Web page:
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Finding value in small buyout and VC secondaries

An increasing number of private equity secondaries transactions focused on small buyout and venture capital managers has helped Adveq find value in the market, explains Nico Taverna, head of the firm’s secondaries programme.

An increasing number of private equity secondaries transactions focused on small buyout and venture capital managers has helped Adveq find value in the market, explains Nico Taverna, head of the firm’s secondaries programme.

The private equity secondaries market has developed very successfully over recent years yielding record returns for investors. By virtue of the strong returns that have been achieved and a number of advantages over other private equity strategies, the segment has attracted a broad spectrum of investors including highly-specialised dedicated secondaries players as well as non-traditional secondaries participants such as corporate pension plans and endowments.

As with any growth segment, the private equity secondaries market has matured as evidenced by slowing market growth rates in terms of transaction volumes closed and a lack of meaningful innovation by investors. The maturing secondaries market has come with higher degrees of intermediation and more sophisticated market participants, which in turn has led to greater information transparency. Inevitably this has made it increasingly difficult for secondaries funds to generate strong returns by exploiting market and pricing inefficiencies. Against this backdrop, successful secondaries market players need to develop clearly differentiated strategies including geographic focus, deal size and targeted funds.

Adveq’s secondaries programme, focused on transactions in small buyout and venture capital managers, has allowed the firm and its clients to access an area less-pursued by larger market players. Due to lower deal volume and less information available, this segment is considered by some to be harder to tap into; however, Adveq has found success using this differentiated strategy. Overall, the volume of transactions has certainly increased in these segments of the secondaries market as it has matured. But, these particular sectors continue to operate as a sort of parallel market, which provides significant potential to find value.

What distinguishes the small buyout space from large buyouts is, perhaps too obviously, the size. Because it involves smaller funds and fewer investors looking at these niche markets, there is opportunity for investors who are willing and able to dig deeper and find the transaction opportunities. There is what you might call a “hidden potential” because it is not as widely known and as highly documented in the public domain.

Relationships, particularly geographically diverse relationships, are an integral part of access to these segments. An analysis conducted by Adveq shows there are currently more than 700 small buyout managers active in Europe alone. Similarly, in the United States, there are an estimated 800 active small buyout managers. Most of these managers are not known to the wider market, neither to buyers nor to intermediaries, which makes the sourcing of secondary transactions both challenging and resource-intensive. As fund managers increasingly use secondary opportunities to complement their limited partner base with long-term partners, a well-established primary practice in the small buyout space is key to securing the required market coverage and being positioned as preferred buyer of a secondary interest.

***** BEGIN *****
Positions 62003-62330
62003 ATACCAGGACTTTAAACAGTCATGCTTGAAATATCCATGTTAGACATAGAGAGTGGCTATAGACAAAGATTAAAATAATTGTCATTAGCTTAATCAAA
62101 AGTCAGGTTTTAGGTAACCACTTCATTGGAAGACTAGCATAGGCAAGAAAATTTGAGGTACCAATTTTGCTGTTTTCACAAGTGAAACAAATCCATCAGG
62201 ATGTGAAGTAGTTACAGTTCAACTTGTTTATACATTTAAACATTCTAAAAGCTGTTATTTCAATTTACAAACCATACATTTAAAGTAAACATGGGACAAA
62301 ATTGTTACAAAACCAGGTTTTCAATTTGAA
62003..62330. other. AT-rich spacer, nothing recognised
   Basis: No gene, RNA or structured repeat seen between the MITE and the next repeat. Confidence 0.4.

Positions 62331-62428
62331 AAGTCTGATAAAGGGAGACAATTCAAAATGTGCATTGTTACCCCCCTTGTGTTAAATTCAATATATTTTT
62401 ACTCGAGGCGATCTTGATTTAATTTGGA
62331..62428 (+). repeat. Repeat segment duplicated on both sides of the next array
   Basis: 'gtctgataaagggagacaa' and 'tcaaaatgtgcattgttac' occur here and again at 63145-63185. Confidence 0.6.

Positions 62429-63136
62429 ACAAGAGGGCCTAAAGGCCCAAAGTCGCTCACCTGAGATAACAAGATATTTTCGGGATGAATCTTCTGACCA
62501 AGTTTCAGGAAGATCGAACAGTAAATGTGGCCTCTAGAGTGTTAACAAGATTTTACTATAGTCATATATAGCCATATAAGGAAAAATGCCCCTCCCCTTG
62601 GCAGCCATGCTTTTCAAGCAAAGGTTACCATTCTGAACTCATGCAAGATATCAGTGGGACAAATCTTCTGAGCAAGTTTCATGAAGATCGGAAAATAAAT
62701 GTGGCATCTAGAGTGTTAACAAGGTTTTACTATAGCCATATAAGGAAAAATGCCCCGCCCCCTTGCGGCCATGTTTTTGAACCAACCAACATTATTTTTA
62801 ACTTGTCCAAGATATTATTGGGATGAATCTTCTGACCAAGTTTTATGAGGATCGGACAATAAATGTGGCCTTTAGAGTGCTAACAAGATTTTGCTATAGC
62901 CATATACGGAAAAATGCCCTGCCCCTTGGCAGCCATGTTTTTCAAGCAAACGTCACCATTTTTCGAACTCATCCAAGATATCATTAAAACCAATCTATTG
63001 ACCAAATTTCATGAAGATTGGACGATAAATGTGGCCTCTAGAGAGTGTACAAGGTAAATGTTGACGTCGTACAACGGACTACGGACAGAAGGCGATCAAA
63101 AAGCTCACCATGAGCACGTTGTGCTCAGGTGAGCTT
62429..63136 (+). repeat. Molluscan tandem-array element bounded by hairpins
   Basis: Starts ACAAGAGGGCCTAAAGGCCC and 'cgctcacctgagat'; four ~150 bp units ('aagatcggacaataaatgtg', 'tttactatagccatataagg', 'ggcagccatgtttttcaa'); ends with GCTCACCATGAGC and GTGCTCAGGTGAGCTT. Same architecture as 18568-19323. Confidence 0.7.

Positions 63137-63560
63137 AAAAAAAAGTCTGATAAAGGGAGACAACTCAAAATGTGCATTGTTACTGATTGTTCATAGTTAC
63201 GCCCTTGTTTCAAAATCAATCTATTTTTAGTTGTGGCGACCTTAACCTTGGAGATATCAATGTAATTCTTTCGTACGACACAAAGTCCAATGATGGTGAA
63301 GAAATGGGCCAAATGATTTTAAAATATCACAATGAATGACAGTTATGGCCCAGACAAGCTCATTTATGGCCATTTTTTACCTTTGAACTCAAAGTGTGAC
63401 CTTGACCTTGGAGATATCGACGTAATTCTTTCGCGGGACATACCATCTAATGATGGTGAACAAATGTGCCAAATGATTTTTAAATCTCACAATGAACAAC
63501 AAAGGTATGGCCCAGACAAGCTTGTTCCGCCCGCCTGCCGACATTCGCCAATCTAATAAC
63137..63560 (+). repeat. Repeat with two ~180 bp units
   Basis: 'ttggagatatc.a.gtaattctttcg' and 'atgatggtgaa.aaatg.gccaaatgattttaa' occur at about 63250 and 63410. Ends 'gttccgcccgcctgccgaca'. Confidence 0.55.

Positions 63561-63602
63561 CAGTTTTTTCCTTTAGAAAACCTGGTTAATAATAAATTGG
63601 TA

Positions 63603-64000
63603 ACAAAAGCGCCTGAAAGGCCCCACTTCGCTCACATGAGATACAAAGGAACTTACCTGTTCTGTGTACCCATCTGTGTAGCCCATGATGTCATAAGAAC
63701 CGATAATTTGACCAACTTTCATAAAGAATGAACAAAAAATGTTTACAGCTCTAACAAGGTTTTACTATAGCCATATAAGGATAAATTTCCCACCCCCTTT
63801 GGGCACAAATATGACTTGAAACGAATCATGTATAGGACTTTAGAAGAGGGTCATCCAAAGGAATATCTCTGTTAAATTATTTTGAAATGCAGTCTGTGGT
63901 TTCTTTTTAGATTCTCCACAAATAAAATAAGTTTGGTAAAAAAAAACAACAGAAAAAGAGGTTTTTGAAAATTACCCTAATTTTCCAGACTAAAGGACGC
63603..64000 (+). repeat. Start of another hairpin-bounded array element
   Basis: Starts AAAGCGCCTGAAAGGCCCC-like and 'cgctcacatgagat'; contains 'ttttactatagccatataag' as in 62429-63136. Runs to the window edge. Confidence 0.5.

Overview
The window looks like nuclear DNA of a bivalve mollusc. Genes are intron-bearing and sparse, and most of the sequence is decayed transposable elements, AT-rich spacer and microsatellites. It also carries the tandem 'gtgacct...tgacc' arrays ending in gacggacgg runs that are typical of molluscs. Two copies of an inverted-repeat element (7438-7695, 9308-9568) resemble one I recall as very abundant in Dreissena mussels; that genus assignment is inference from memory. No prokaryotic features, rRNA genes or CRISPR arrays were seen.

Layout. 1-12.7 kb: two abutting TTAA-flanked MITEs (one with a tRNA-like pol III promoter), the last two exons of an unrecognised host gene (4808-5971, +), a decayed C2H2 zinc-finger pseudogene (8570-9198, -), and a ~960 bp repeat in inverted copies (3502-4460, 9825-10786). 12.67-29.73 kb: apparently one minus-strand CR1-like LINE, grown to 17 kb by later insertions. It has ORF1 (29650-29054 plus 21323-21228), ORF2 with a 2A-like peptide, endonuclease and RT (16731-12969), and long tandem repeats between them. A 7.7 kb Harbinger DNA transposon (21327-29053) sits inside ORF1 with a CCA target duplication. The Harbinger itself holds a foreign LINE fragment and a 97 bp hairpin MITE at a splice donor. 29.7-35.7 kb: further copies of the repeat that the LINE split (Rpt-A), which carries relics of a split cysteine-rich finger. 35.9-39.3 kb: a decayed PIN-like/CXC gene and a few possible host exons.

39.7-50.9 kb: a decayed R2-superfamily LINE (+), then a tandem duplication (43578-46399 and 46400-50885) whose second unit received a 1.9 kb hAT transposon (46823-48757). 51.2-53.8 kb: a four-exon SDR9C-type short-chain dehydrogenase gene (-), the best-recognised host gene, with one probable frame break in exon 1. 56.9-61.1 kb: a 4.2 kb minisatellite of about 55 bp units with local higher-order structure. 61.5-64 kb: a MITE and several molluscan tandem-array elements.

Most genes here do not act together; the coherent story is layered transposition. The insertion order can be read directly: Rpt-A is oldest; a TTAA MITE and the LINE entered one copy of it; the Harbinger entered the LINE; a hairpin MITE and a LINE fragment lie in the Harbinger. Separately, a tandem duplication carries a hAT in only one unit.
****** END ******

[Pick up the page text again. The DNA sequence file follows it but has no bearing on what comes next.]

While deep knowledge of the fund manager universe is equally important to source secondaries transactions in venture capital managers, the proper assessment of assets in this space is often more challenging. Therefore, dedicated secondaries players with knowledge of certain niche industries have a distinct advantage due to asymmetry in information between buyers and sellers – one of the key features of inefficient markets. For example, Adveq has successfully closed a number of secondaries transactions in fund managers focusing purely on life sciences because of its investment professionals’ technical backgrounds and experiences in the sector.

Larger and pure secondaries players will face challenges trying to tap into the attractive niche markets mentioned above as intermediaries rarely provide access to the segment. Furthermore, many players lack the skills and confidence to price venture capital interests. Because the venture capital secondaries market is highly specialised and detail-driven, it requires not only overall skill in assessment of the secondaries market, but also a deep, experience-rooted knowledge of the particular industry segment in which the venture capital is focused. Investors must not only have a solid understanding of the industries, but also the ability to assess fund managers and conduct due diligence based on primary market offers.

To be clear, this does not mean that larger secondaries players will be unable to compete in the marketplace. Their competitive advantage lies in their ability to offer a “one-stop-shop solution” for sellers of large portfolios. However, as the secondaries market continues to mature, it will be the parties able to differentiate their strategies and leverage their established positions who are able to derive the most value from transactions.